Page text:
Bedwetting - Helping Your Children Stay Dry
Does your child older than over the age of 6 have a problem wetting the bed every night? If the answer is yes, your child is one of the 6 million American children affected by a condition called enuresis, or bedwetting. In most cases this is a self-limiting problem that your child will out grow. For others, effective treatment is available.
Enuresis is considered a medical problem if the child has reached an age at which bedwetting should not happen, usually around 4-6 years of age.
During the first 2 to 3 years of life bed-wetting at night is normal and expected. 30% of children at the age of four years still wet the bed. 10% of children at the age of 5 to 6 years wet the bed and a little less than 5% still do so at the age of 10 years. 1% still wet the bed by the age of 18. Nocturnal enuresis occurs more commonly in boys than in girls.
Children vary in the age at which they are physically ready to have complete control over their bladders. This age tends to run in families, and so it is thought that children who bed-wet after the age of 6 years have bladder muscles that may not yet be strong enough to retain large amounts of urine. It is thought that enuresis may be inherited. Parents of these children often had similar problems controlling with enuresis.
Some children may have low levels of a hormone called antidiuretic hormone (ADH). This hormone helps the kidneys retain water, and with low levels, more urine is produced. Occasionally bed-wetting is associated with sleep terrors such as sleepwalking and nightmares.
Of those children with night-time bed-wetting, only a tiny proportion, between 1-2%, have a physical disorder. Such disorders include:
- urinary tract infections (the urinary tract consists of the kidneys, bladder and the tubes connecting them and leaving them, along which urine flows)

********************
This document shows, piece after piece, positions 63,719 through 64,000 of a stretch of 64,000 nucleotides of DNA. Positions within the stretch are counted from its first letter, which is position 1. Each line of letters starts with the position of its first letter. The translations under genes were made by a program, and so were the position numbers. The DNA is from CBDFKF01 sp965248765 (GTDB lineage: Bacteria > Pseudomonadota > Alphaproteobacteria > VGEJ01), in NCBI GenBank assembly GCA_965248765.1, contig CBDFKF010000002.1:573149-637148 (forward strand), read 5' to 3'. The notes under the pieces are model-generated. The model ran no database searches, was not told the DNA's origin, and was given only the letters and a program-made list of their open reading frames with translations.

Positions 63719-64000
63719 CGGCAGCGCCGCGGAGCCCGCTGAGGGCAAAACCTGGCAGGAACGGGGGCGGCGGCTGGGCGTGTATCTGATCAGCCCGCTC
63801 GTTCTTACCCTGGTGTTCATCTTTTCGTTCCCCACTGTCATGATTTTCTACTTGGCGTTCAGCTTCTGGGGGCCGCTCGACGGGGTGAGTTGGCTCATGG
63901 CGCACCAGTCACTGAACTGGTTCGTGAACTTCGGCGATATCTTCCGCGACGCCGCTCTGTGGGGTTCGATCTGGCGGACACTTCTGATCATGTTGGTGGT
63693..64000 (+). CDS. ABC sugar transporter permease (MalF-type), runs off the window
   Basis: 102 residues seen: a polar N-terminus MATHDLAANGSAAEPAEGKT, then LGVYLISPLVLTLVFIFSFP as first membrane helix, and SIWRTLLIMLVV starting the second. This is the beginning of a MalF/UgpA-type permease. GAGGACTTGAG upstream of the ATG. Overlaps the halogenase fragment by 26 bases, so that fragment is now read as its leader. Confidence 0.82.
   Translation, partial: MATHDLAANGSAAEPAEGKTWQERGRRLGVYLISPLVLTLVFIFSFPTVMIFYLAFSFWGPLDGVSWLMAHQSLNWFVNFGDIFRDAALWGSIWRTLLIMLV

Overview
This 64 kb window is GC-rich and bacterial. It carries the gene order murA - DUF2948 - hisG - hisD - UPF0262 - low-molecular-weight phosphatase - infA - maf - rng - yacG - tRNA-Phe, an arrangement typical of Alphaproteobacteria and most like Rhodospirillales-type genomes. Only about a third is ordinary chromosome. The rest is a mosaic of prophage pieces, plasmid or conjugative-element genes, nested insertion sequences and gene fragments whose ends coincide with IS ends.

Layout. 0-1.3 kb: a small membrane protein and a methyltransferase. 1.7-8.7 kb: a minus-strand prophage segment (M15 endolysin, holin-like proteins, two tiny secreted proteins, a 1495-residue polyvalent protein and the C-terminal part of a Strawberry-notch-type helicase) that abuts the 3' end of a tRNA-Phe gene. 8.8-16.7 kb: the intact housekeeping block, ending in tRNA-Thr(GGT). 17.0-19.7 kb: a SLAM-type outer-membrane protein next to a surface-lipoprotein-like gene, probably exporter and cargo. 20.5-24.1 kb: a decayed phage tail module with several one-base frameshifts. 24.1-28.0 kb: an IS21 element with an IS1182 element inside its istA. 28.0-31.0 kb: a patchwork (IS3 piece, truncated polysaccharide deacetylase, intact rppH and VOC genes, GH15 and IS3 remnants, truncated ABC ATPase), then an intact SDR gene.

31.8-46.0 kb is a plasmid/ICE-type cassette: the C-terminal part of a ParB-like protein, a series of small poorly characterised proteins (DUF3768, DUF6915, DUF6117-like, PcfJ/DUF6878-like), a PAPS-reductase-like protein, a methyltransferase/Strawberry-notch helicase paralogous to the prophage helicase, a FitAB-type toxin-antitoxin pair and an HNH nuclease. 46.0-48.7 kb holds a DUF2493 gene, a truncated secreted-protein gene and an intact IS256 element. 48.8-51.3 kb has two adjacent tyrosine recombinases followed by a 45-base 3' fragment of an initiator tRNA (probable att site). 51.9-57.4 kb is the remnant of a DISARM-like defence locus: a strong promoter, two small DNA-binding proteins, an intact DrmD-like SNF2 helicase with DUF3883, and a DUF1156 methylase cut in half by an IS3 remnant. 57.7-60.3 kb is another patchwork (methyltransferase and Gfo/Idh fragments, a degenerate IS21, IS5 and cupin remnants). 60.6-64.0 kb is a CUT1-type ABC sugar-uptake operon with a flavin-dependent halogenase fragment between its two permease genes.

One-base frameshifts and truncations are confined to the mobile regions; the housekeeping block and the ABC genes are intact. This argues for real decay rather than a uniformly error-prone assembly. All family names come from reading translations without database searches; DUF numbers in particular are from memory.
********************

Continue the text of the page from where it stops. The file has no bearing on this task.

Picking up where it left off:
- anatomical abnormalities of the urinary tract, such as narrowing of the urethra (the channel from the bladder through the penis, along which urine flows)
- abnormal nerve control of the bladder
- untreated diabetes (a very rare cause of enuresis).
Nocturnal enuresis can also have psychological causes. It is more common in children from families in which emotional difficulties are found. A psychologically stressful event such as the birth of a new sibling can often cause bed- wetting to start again after it has stopped.
What are the common symptoms and complications of nocturnal enuresis?
The only real complication of bed-wetting is often the embarrassment and humiliation felt by sufferers. Parents play a vital role in helping a child cope with this problem.
How do doctors recognize nocturnal enuresis?
Dr. Stephen Hales, a New Orleans pediatrician, reassures parents that continued bed-wetting after the age of 3 does not necessarily indicate a problem and he will usually suggest that parents simply "wait and see". This is sound advice, as bed-wetting usually stops on its own. Dr. Hales suggests that if a child is still bed-wetting at the age of six years, however, it is a good idea to see a pediatrician to rule out any physical causes of the bed-wetting. Tests on the blood and urine are carried out to look for infection or diabetes. The doctor will also inquire about any psychological or emotional problems that there might be at home or at school. For the vast majority of children, no obvious physical cause is found. This should be a relief to worried parents or affected children because the majority of these children will get better on their own.